Now that we have covered how the modulation/demodulation process looks in layman’s terms, extrapolate through 64QAM which allows for six symbols or bits (a la 001100 or 010101, or 2^6th power variations) to be transmitted at a time and through to 256QAM which allows for 8 symbols (a la 00110011 or 01010101 or 2^8th power number of variations). Because the system is passing longer variations of bits in the same time frame as older technologies, it’s makes for a  far more efficient use of resources. In the case of Wi-Fi, these resources include airtime and, consequently, you’ll see a benefit in battery life of mobile devices like laptops, phones and tablets. There are significant increases in speed of file transfers which are, for all intents and purposes, what every single data transaction in computing is. For example, loading a web page on your tablet’s browser is really only a request by your device to a server asking for files that reside there to be transferred to your device for viewing. Get it? I thought so.

Now, the last bit on this subject which must be addressed is ECC or Error Correction Codes and they’re effect on MCS (Modulation Coding Streams). Because we’re now packing denser bits of data into transmissions (see Wikipedia for constellation diagrams) and pushing said data at much higher rates, the potential for errors is increased. In wireless systems, these errors can depend on many factors including too high a signal or RSSI (Received Signal Strength Indication. Yes, you read that right…too high. Think in terms of distortion in an audio system when speakers are overdriven), low signal or RSSI, reflections of signal causing “garbled” transmissions and more. I will touch more on MCS rates in the last installment of this series but, suffice it to say that when many different potential bit variations are packed into small spaces, the potential for the receiving device to confuse them is higher, requiring correction or retransmits and, essentially, affecting the efficiency of the system. I mention this because many people new to wireless assume that the data throughput rates marked on the box or in marketing materials are to be expected in real world environments and, in truth, they couldn’t be more wrong.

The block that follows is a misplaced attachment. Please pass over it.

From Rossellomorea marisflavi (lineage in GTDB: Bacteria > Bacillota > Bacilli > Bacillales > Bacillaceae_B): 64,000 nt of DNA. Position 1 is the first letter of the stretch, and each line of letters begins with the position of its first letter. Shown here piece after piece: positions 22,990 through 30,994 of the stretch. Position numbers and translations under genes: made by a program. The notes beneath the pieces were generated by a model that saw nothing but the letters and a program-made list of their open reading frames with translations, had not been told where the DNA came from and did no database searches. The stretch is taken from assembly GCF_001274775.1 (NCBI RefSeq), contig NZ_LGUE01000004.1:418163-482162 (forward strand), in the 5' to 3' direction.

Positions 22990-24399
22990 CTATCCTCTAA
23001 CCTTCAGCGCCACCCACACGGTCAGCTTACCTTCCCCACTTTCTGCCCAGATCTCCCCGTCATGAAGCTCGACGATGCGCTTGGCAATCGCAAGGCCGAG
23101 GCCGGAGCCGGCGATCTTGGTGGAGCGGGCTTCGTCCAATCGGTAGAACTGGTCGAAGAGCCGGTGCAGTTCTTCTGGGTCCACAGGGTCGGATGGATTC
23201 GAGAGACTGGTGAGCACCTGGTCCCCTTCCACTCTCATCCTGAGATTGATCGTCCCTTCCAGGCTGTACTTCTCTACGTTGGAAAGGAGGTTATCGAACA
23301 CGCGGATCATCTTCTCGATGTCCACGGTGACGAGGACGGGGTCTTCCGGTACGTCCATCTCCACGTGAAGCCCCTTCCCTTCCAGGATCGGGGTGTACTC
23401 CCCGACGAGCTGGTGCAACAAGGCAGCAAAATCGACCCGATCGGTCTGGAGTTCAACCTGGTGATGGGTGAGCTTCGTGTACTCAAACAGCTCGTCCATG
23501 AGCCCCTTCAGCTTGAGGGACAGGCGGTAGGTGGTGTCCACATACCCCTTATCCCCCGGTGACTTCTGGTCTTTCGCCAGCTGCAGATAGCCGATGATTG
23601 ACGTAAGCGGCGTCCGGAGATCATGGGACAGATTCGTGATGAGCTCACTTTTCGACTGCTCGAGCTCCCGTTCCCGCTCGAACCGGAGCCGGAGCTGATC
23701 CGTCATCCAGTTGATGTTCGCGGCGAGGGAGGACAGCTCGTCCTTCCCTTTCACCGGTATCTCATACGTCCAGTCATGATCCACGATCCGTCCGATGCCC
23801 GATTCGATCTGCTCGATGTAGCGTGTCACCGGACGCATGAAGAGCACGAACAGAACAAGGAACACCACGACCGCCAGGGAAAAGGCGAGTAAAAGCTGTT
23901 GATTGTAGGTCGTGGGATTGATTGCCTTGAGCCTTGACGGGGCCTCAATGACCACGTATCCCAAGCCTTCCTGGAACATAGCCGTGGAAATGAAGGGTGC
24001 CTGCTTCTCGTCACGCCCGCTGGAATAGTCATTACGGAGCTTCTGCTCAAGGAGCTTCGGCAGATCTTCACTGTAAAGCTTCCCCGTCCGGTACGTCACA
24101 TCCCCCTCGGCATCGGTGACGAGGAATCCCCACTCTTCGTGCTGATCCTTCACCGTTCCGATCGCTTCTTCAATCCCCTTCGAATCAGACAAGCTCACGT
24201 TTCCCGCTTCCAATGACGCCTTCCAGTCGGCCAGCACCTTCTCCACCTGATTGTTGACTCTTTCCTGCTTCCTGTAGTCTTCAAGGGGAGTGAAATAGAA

So, this may be the first time you’ve ever considered the “geeky” nature of modulation rates but, I haven’t even touched on modulation techniques or “vehicles” like DSSS (Direct Sequence Spread Spectrum) or OFDM (Orthogonal frequency-division multiplexing). The point being that when dealing with something as mysterious as an invisible means of moving data, as important as Wi-Fi has become to virtually all of us, as ubiquitous as our wired Ethernet networks, it is a very complex subject and to be examined in it’s constituent parts. What could be more fun than that?